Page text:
Colonel Ives, who some time since gave his attention to the obstruction of rivers in North Carolina, informs me that torpedoes are in the course of construction, and it is intended, as soon as any are ready, to place them in the Roanoke River. He says, however, a difficulty has been encountered in the want of a proper officer to take charge of laying them. He will inquire what has been done, and is doing, in relation to works of defense at Weldon and other vulnerable points on the railroad. The works some time since commenced at Weldon were too extensive for a small force, and we could not expect to keep a large garrison there.
The progress of the Danville and Greensborough Railroad, if recent promises are fulfilled, should be more rapid hereafter than heretofore.
No recent intelligence from Charleston of importance, and no indication of any withdrawal of troops by the enemy. I received private information that 30,000 troops were about to be shipped from the North to go southward. Those you mention as coming up to General Meade may be from New York, and if so are new levies mainly. I deeply regret your want of an adequate force to avail yourself of the opportunity afforded by the present condition of the enemy, but hope before he is prepared to attack that you will be re-enforced. Like the people generally, I feel secure in the confidence you and your army inspire; that, in the meantime, nothing worse can befall us than a temporary withdrawal to a more interior line.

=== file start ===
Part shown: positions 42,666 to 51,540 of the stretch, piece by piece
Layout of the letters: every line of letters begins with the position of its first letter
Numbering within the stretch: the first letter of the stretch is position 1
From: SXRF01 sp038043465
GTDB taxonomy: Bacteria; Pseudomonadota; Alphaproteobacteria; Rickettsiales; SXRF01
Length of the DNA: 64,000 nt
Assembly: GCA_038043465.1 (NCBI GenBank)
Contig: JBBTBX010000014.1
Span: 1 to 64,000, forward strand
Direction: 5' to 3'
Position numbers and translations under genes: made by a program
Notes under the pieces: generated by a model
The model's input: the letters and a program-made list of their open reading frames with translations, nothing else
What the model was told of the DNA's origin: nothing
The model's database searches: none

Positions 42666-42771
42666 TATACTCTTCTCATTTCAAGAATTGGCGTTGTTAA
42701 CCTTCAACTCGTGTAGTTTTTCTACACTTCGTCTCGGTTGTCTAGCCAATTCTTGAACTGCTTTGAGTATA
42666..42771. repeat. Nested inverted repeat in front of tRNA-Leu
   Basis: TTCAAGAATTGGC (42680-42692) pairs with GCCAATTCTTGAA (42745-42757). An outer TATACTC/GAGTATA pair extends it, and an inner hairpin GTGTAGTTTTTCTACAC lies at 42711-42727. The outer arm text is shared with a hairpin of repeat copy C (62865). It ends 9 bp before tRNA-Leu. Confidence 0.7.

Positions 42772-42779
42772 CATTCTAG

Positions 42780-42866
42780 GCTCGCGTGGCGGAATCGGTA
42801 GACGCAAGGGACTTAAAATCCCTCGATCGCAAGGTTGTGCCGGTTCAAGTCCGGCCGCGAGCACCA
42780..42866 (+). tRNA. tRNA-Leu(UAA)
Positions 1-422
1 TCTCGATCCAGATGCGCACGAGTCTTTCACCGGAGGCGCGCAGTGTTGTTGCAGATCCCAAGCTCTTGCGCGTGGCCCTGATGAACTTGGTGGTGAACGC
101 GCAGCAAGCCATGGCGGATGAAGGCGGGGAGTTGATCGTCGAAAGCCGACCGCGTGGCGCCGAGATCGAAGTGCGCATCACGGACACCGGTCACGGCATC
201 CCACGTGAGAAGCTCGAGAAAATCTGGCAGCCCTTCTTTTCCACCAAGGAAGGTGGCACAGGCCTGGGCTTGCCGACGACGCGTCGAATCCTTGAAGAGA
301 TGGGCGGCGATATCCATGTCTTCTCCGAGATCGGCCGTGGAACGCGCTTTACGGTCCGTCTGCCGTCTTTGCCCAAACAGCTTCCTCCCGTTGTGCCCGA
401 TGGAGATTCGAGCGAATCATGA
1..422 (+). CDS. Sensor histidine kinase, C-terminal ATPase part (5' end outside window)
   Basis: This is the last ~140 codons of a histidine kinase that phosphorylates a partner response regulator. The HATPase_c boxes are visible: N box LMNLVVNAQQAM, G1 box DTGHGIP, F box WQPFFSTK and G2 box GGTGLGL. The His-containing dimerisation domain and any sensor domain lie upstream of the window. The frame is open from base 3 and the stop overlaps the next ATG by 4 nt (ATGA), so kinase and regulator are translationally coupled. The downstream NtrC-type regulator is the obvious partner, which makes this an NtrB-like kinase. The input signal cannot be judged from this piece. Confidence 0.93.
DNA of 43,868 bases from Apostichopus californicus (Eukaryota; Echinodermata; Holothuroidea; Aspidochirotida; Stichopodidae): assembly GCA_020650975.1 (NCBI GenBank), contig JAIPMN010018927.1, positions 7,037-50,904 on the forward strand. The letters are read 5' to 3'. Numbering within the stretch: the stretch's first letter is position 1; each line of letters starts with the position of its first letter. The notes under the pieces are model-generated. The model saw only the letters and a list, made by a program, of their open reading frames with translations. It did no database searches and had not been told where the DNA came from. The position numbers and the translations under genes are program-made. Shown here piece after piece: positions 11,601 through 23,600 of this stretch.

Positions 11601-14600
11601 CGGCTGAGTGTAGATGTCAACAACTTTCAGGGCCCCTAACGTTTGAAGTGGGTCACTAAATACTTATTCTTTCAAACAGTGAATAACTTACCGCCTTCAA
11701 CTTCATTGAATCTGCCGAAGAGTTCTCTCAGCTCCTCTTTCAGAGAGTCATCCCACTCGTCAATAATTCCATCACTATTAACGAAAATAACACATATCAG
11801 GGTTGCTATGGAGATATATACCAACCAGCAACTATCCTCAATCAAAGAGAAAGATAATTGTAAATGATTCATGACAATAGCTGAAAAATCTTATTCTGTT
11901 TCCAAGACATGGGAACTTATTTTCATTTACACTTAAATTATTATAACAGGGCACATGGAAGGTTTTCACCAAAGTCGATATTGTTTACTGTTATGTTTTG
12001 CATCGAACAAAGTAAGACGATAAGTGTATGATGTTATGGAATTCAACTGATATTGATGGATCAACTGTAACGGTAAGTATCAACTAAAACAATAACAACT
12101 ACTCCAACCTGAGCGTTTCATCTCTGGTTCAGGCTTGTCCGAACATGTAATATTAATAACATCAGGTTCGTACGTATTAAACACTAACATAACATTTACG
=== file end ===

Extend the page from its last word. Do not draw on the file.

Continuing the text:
Very respectfully and truly, yours,
HEADQUARTERS ARMY OF NORTHERN VIRGINIA,
September 21, 1863.
General J. D. IMBODEN,
GENERAL: General Lee directs me to acknowledge the receipt of your letter of the 16th instant, and say that he is gratified to learn that injustice has been done to Major Gilmor and his command. He says that he considers it necessary that every means should be used to capture or destroy the lawless men who have brought discredit upon the army. The interests of the cause and the character of our troops, particularly that of Major Gilmor's command, require that these deserters be arrested or destroyed, and a stop put to their marauding. The general desires that you will instruct your officers and men to take them whenever they can, dead or alive. They must be exterminated, and every one who comes across them must take or shoot them.
Very respectfully, your obedient servant,
Major, and Aide-de-Camp.
HDQRS. ARMY OF NORTHERN VIRGINIA, No. 237. September 21, 1863.
I. Brigadier General A. Perrin, Provisional Army, C. S., will report to Lieutenant General A. P. Hill, commanding Third Corps, Army of Northern